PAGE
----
This play doesn’t quite fly with JAMES STANIFORTH, but could take off with a little more thrust.

Adam Lawrence airplane Ben Pope ben rowse Comedy Corpus Playroom Dominic Biddle James Staniforth new writing pilot student writing Theatre

Corpus Playroom, 21st-25th February, 9.30pm, £5-6

Written and directed by Ben Rowse

[rating: 3/5]

A farce which attests to the potential talents of the Cambridge comedy circuit, Pilot is simultaneously a frustrating and amusing experience for the audience. An uneven play delivering hits and misses in near equal quantity, Pilot is certainly funny, but lacks a crucial sense of direction.

The opening scene presents the play’s strongest material, which is carried exclusively by the Pilot (Adam Lawrence). It is a significant accolade to suggest that this phase of the performance approached the achievements of Airplane in terms of pure, comedic consistency. The introduction to Pilot in fact exceeds the joke-a-minute standard, Lawrence alone hilariously recreating the aeronautical fantasy in which we all suspect every airplane captain must be engaged.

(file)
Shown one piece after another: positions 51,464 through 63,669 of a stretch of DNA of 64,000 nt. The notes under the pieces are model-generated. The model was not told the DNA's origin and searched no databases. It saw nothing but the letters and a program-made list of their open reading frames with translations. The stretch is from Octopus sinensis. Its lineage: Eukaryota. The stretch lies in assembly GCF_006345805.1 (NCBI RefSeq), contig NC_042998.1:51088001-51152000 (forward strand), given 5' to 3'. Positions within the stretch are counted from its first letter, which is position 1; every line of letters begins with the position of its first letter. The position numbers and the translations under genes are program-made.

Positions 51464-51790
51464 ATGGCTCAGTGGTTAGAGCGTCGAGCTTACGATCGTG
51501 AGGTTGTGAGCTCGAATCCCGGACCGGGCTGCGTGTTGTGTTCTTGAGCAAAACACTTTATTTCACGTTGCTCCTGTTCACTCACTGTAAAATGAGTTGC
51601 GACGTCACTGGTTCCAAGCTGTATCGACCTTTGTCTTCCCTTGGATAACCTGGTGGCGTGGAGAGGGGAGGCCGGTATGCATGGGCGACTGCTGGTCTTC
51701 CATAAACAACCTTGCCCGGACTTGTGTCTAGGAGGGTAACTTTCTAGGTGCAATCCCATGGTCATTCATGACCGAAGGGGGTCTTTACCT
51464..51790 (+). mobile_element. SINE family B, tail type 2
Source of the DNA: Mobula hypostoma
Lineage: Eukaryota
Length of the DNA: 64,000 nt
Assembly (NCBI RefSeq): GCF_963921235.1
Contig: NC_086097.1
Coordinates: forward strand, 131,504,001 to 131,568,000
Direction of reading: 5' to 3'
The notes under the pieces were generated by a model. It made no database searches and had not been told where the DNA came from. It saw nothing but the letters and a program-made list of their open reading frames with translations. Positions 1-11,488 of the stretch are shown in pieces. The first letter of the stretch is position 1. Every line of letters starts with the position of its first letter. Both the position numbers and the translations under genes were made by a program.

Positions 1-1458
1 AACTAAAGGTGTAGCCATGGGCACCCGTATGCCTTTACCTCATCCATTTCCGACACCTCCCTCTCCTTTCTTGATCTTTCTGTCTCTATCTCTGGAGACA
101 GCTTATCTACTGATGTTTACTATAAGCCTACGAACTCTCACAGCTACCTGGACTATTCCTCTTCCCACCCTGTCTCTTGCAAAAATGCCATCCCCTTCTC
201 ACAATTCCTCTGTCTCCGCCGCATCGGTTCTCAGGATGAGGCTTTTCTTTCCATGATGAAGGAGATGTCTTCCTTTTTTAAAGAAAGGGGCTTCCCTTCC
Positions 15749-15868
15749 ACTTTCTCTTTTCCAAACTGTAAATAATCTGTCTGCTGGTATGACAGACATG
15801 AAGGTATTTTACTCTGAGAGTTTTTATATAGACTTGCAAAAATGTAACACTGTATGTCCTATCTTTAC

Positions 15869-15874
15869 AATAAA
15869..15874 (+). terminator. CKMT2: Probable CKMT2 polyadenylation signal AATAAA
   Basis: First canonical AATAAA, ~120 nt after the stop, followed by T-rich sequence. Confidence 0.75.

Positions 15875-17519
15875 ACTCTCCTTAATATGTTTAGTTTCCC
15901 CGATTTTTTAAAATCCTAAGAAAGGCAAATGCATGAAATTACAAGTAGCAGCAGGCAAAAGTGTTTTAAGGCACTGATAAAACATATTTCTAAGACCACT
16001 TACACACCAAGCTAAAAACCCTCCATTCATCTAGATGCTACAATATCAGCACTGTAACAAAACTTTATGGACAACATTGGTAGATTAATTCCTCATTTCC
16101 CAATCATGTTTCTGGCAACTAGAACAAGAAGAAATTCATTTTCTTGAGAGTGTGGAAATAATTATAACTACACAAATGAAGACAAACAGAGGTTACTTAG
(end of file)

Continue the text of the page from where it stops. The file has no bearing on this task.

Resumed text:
One can’t help feeling, however, that Lawrence should have more confidence in his material. The quality of the monologue demands that the actor perform with swagger; instead, everything seemed slightly nervous and rushed. The passage nonetheless drew genuine laughter from the audience consistently for almost ten minutes. It is necessary to emphasise how rare and enjoyable an occurrence this is in Cambridge; alone, it’s a scene worth seeing.

Unfortunately, this nigh immaculate standard could not be matched by the following acts, and the play slipped into unevenness. The Co-pilot (Ben Pope) and the ‘Work Experience Guy’ (Dominic Biddle) gave equally energetic and indeed more controlled performances, but the quality of the writing suffered. The play descended into generating isolated jokes or puns which were essentially interchangeable. Frankly, the midsection was lax and confused. With a trio of talented actors, the missed opportunity to exploit the chemistry instead of blurting out one-liners was painfully evident.

Things did pick up a little towards the end. New exciting themes (terrorism! nationalism!) made an appearance, albeit quietly and unobtrusively. Rowse again seems to have missed a ripe opportunity to grapple with current issues.  Instead, his comical references to the daily world were tentative and almost shy. There was the potential in this production for relevant, funny, contemporary commentary, which was avoided. I don’t know why.

There is some potential here for some truly great comedy. All this production needs to take off (pun intended) is confidence, which I hope it will gain a little of during its run. I hope, as well, to see something more ballsy from Rowse in future. So I implore you: be that audience to give this show the lift it needs, and have yourself a thoroughly enjoyable evening in the deal.